Art Shanty Projects is looking for cash to support its 2016 plans. For the past decade it has staged clever events in arty shacks on frozen lakes around the Twin Cities metro area. It iced that program this year for want of money and organizational moxy.
Even so Art Shanty Projects has won accolades. It claims to be among 32 candidates for the 2nd International Award for Public Art (IAPA) and one of 90 finalists for an ArtPlace America 2015 National Grant. Not content with those birds-in-the-bush, the organization is now seeking cash-in-hand.
In September the organizations' board-of-directors hired a new executive director, Dawn Bentley. Recently it gained official recognition as a non-profit organization with 501(c) (3) tax status.
A fund-raiser next month will feature performances by local musicians, appearances by former art shanty artists, a raffle, prizes, food-and-beverage sales to benefit the shanty project. It will be held from 5 p.m.- 9 p.m. February 28 at the Fulton Brewery, 2540 2nd St. N.E., Minneapolis. $15 advance tickets are available online through Brown Paper Tickets and artshantyprojects.org; or $20 at the door. Tickets include one free drink.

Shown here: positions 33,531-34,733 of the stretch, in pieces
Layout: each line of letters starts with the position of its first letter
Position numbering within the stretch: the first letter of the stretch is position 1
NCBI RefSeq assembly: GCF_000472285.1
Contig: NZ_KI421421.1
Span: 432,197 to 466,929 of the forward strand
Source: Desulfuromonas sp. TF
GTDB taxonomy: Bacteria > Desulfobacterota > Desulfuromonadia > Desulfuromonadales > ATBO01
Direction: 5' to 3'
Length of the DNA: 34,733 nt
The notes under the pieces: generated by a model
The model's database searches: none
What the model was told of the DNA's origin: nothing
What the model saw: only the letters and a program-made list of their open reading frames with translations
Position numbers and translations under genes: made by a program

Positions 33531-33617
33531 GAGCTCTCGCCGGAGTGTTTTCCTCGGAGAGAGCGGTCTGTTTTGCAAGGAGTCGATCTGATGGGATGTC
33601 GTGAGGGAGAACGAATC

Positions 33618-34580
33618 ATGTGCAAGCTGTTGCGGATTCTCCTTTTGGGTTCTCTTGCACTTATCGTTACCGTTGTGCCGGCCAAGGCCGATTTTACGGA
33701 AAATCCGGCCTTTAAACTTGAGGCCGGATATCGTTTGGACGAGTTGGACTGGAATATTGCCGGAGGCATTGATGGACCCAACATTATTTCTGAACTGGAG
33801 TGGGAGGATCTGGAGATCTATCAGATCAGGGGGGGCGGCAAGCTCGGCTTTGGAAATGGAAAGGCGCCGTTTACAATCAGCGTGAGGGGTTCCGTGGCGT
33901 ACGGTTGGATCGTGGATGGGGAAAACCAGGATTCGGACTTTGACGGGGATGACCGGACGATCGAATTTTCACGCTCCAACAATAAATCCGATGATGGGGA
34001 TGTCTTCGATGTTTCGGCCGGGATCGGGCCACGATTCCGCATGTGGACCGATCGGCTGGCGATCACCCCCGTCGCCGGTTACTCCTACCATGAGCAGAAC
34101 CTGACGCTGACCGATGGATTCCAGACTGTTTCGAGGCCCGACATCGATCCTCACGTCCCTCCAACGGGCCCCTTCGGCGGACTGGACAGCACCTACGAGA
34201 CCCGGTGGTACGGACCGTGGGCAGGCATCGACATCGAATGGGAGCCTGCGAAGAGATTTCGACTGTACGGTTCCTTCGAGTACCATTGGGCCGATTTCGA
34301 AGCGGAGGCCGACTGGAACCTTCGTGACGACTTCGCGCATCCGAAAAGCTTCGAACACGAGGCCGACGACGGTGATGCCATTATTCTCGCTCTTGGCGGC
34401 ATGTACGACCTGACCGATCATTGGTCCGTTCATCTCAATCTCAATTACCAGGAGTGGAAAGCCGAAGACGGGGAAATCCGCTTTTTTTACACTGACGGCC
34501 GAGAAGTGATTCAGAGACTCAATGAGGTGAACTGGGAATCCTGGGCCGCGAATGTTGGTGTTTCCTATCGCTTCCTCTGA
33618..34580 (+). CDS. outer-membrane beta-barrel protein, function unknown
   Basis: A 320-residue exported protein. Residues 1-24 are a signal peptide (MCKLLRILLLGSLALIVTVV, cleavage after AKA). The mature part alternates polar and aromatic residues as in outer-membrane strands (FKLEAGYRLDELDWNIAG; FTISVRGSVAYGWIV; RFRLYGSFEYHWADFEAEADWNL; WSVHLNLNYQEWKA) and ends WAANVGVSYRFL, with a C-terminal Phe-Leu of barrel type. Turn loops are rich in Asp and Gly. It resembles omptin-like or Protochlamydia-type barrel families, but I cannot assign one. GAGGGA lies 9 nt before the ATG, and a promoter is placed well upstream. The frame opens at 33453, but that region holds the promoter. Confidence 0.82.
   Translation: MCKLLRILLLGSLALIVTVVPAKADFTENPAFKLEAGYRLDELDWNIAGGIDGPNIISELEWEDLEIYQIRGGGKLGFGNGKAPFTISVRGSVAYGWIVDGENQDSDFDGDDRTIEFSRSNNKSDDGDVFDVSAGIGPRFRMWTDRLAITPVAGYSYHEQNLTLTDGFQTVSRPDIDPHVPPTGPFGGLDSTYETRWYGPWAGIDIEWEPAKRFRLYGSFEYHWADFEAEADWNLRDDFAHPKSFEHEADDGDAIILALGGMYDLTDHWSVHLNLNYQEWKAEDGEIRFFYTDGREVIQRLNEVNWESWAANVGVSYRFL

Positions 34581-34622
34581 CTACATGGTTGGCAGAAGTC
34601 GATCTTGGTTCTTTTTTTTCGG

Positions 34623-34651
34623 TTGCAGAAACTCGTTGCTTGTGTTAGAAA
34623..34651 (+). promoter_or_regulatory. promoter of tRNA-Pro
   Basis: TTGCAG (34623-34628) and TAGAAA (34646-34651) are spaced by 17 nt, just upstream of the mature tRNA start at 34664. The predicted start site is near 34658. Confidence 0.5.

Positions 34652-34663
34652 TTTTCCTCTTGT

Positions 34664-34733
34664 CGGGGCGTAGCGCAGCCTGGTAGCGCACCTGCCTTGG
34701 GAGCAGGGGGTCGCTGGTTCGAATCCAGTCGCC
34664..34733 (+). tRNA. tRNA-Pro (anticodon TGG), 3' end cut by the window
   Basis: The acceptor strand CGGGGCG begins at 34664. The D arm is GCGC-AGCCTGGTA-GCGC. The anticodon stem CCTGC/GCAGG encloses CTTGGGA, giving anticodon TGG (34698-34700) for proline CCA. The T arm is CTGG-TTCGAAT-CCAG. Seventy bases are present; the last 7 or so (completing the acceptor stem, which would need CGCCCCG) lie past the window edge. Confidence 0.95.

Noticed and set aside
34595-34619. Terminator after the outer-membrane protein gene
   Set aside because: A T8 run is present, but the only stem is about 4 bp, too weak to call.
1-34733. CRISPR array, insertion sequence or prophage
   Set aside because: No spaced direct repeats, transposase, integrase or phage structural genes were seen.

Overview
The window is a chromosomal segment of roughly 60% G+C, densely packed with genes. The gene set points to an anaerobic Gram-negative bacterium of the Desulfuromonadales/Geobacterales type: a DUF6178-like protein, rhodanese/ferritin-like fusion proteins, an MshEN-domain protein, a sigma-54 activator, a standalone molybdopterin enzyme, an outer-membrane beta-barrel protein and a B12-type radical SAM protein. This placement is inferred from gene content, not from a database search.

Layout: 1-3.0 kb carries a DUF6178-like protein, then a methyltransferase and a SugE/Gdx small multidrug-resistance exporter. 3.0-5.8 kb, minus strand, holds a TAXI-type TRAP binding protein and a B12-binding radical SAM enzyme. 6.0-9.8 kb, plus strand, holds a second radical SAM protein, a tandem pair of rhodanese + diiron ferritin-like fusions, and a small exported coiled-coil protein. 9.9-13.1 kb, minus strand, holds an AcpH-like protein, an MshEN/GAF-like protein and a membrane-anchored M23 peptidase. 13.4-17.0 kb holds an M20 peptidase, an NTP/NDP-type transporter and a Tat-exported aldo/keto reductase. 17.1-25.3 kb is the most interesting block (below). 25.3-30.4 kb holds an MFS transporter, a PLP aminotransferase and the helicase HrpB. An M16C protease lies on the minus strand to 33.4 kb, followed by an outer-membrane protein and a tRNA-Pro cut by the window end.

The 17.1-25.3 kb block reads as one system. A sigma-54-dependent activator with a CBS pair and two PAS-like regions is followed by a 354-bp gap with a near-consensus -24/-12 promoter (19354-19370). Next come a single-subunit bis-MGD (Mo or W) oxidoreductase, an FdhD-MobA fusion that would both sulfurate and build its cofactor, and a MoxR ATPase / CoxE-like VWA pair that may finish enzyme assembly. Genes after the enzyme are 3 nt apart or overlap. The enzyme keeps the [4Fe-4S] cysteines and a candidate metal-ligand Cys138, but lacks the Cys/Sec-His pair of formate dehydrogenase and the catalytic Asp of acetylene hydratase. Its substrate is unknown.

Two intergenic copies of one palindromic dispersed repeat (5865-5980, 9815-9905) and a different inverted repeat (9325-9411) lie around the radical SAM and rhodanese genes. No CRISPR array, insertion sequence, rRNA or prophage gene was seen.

Donald Jackson photo provided by Concordia University
Officially known as scribe and calligrapher to the Crown Office of the United Kingdom of Great Britain and Northern Ireland, Donald Jackson is more familiar in Minnesota as the founder and creative force behind The Saint John's Bible, the first handwritten Bible produced in the past 500 years which was commissioned by and produced for St. John's University in Collegeville, MN.
Jackson will be in the Twin Cities for a presentation at Concordia University in Saint Paul from 7 p.m. - 8:45 p.m. February 12 at the Buetow Music Center Auditorium (Hamline and Marshall Av.). The event is free and seating in the 480 seat auditorium will be on a first-come first seated basis. Expect it to be packed early.